The search engine has decided to remove the section from the end-user licencing agreement that gave the company "a perpetual, irrevocable, worldwide, royalty-free, and non-exclusive licence to reproduce, adapt, modify, translate, publish, publicly perform, publicly display and distribute any content which you submit, post or display on or through the new browser".
Several web users raised copyright and privacy concerns about portions of the licensing agreement shortly after Google launched Chrome earlier this week. Some critics suggested the language would allow Google to use any web content displayed in Chrome without getting copyright permission.
Google said it borrowed language from other products, "in order to keep things simple for our users" when it inserted the copyright provision in the Chrome licence.
"Sometimes, as in the case of Google Chrome, this means that the legal terms for a specific product may include terms that don't apply well to the use of that product," Rebecca Ward, senior product counsel for Chrome, said. "We are working quickly to remove language from Section 11 of the current Google Chrome terms of service. This change will apply retroactively to all users who have downloaded Google Chrome."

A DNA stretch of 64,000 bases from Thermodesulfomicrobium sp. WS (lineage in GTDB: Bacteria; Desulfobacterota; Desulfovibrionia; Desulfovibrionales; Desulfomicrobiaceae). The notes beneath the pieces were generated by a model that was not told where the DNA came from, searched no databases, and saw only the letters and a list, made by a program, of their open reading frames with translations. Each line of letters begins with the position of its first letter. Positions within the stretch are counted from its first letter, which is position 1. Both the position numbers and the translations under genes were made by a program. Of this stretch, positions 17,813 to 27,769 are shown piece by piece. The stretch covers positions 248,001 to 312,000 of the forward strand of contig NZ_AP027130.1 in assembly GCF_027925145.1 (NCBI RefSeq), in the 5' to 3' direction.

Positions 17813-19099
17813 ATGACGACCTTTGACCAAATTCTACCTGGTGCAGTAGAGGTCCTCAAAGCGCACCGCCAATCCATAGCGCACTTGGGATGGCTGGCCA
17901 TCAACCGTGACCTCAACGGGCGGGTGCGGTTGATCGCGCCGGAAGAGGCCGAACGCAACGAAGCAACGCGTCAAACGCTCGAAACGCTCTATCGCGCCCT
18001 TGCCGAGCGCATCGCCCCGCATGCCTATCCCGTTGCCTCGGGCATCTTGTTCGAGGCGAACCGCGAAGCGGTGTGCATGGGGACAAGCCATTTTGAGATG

In addition to the perpetual copyright granted to Google in section 11, the licence allowed the company to "make such content available to other companies, organisations or individuals with whom Google has relationships for the provision of syndicated services, and to use such content in connection with the provision of those services".
That language comes from Google's universal terms of service, the company said.
The wording lead to a copyright debate on Slashdot.org, although one poster noted that Slashdot's parent company, SourceForge, uses similar language in some licence agreements.
NEXT PAGE: More implication of Chrome's licensing agreement